10. Find candidates that fit the company's culture

Company culture refers to a shared set of values, practices and goals that members of an organisation share. Effective team managers often consider the independence and preferences of their team members, how team members treat one another and the workplace environment when delegating tasks and assigning group work. Recruiters can maintain a productive company culture by ensuring that a chosen candidate understands their company's culture and wants to actively participate in it.

Related: Culture Fit Interview Questions (With Tips To Answer Them)

11. Encourage leadership development

Encouraging a company culture that promotes from within can reduce the requirement to hire candidates for senior-level roles. It also might help to increase employee retention, as a professional may be more likely to stay within a position they feel they can grow in to fit their goals. You can encourage leadership development by establishing training programmes and promoting transparency between management and other professionals. This can allow entry and mid-level employees to understand and observe more management practices, which may help them prepare for the role themselves.

12. Create an efficient recruitment and hiring process

Having an efficient hiring process can help conserve company time and resources. It also may appeal to candidates, as they might be more enthusiastic about working for a company that has an effective hiring process. Create a timeline for the hiring process that designates time frames for initial recruiting, interviewing and extending job offers. This can help you fill positions more quickly and honour the candidates' time.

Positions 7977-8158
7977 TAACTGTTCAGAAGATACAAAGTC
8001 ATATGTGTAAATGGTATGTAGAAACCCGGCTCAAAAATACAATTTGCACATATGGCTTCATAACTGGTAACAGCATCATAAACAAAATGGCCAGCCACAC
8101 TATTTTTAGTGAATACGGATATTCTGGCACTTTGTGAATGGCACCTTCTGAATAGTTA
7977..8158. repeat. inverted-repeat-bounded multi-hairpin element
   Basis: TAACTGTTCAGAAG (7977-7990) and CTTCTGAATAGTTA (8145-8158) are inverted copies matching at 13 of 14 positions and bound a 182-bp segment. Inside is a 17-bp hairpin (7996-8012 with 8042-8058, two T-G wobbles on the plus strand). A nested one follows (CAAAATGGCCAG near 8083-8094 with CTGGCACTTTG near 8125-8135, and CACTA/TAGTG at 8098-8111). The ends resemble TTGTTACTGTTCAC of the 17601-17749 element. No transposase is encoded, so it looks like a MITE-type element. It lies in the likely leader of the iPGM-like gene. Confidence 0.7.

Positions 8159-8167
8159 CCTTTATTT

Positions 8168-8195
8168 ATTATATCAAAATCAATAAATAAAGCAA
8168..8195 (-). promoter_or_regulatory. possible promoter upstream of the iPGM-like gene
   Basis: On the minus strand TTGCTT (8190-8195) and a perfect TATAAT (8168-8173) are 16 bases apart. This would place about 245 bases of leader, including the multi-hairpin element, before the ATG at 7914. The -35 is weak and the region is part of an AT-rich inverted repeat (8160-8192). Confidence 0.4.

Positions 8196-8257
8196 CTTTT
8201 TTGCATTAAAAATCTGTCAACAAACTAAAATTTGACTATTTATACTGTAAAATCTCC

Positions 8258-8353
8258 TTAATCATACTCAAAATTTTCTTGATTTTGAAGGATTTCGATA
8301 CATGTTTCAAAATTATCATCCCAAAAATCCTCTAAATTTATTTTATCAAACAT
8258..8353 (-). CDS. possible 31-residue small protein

13. Monitor hiring costs

Monitoring how much the hiring process may cost the company can help you minimise the number of resources you spend. This can help preserve the department's budget and allocate funds to other areas of the company. You can minimise recruitment costs by using methods such as reaching out via social media to recruit professionals and choosing to use virtual interviewing and screening.

Related: 12 Popular Recruitment Types Used By Employers

14. Create a job listing page on the company website

Having a page on the company website dedicated to the open positions within the organisation can help candidates find careers within the company. This can help recruit professionals who specifically want to work for the company, as they visit the company's website to apply. After creating this page, try to monitor it regularly so you can keep an accurate record of available positions.

15. Provide extra support to new hires

As a new hire, a professional may feel overwhelmed at starting a new job. You can help ensure they feel welcomed to the position and comfortable with the company by providing additional support during their training process. This can help increase employee retention rates.